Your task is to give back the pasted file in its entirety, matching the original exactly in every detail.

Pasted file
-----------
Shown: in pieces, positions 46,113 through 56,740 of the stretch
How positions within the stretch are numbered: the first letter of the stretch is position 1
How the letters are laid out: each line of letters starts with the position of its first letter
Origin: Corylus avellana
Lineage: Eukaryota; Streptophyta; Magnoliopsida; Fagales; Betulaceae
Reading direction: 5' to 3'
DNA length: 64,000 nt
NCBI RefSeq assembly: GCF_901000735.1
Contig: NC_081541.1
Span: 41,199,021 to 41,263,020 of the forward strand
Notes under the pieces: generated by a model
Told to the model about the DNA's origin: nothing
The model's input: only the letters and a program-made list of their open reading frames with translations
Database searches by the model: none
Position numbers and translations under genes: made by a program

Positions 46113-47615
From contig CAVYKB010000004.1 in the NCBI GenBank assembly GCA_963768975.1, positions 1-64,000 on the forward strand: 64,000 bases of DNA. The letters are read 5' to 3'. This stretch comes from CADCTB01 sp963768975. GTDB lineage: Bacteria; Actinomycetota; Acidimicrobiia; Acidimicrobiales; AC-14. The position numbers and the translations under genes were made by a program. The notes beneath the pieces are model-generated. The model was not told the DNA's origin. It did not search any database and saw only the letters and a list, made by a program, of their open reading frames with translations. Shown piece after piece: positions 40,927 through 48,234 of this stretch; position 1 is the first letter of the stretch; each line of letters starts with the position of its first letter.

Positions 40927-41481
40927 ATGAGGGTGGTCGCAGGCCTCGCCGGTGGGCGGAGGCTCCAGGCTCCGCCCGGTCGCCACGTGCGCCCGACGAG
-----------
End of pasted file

Shown: in pieces, positions 46,113 through 56,740 of the stretch
How positions within the stretch are numbered: the first letter of the stretch is position 1
How the letters are laid out: each line of letters starts with the position of its first letter
Origin: Corylus avellana
Lineage: Eukaryota; Streptophyta; Magnoliopsida; Fagales; Betulaceae
Reading direction: 5' to 3'
DNA length: 64,000 nt
NCBI RefSeq assembly: GCF_901000735.1
Contig: NC_081541.1
Span: 41,199,021 to 41,263,020 of the forward strand
Notes under the pieces: generated by a model
Told to the model about the DNA's origin: nothing
The model's input: only the letters and a program-made list of their open reading frames with translations
Database searches by the model: none
Position numbers and translations under genes: made by a program

Positions 46113-47615
From contig CAVYKB010000004.1 in the NCBI GenBank assembly GCA_963768975.1, positions 1-64,000 on the forward strand: 64,000 bases of DNA. The letters are read 5' to 3'. This stretch comes from CADCTB01 sp963768975. GTDB lineage: Bacteria; Actinomycetota; Acidimicrobiia; Acidimicrobiales; AC-14. The position numbers and the translations under genes were made by a program. The notes beneath the pieces are model-generated. The model was not told the DNA's origin. It did not search any database and saw only the letters and a list, made by a program, of their open reading frames with translations. Shown piece after piece: positions 40,927 through 48,234 of this stretch; position 1 is the first letter of the stretch; each line of letters starts with the position of its first letter.

Positions 40927-41481
40927 ATGAGGGTGGTCGCAGGCCTCGCCGGTGGGCGGAGGCTCCAGGCTCCGCCCGGTCGCCACGTGCGCCCGACGAG